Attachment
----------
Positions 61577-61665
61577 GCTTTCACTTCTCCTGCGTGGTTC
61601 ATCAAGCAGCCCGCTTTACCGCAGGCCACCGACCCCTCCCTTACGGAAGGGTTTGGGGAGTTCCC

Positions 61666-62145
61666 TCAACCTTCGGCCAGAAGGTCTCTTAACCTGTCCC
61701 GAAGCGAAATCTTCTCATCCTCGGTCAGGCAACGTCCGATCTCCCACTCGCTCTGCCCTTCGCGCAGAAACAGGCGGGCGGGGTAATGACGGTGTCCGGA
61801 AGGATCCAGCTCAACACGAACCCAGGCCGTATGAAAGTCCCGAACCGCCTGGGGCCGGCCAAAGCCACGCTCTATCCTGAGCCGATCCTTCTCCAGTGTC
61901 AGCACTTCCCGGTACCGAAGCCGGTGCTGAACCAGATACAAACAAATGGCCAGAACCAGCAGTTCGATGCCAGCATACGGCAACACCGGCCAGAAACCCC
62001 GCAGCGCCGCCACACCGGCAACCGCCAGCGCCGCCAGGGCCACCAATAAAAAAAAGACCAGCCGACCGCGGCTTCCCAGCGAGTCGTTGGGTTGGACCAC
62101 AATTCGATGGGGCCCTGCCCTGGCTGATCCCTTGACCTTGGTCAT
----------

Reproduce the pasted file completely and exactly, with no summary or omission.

Positions 61577-61665
61577 GCTTTCACTTCTCCTGCGTGGTTC
61601 ATCAAGCAGCCCGCTTTACCGCAGGCCACCGACCCCTCCCTTACGGAAGGGTTTGGGGAGTTCCC

Positions 61666-62145
61666 TCAACCTTCGGCCAGAAGGTCTCTTAACCTGTCCC
61701 GAAGCGAAATCTTCTCATCCTCGGTCAGGCAACGTCCGATCTCCCACTCGCTCTGCCCTTCGCGCAGAAACAGGCGGGCGGGGTAATGACGGTGTCCGGA
61801 AGGATCCAGCTCAACACGAACCCAGGCCGTATGAAAGTCCCGAACCGCCTGGGGCCGGCCAAAGCCACGCTCTATCCTGAGCCGATCCTTCTCCAGTGTC
61901 AGCACTTCCCGGTACCGAAGCCGGTGCTGAACCAGATACAAACAAATGGCCAGAACCAGCAGTTCGATGCCAGCATACGGCAACACCGGCCAGAAACCCC
62001 GCAGCGCCGCCACACCGGCAACCGCCAGCGCCGCCAGGGCCACCAATAAAAAAAAGACCAGCCGACCGCGGCTTCCCAGCGAGTCGTTGGGTTGGACCAC
62101 AATTCGATGGGGCCCTGCCCTGGCTGATCCCTTGACCTTGGTCAT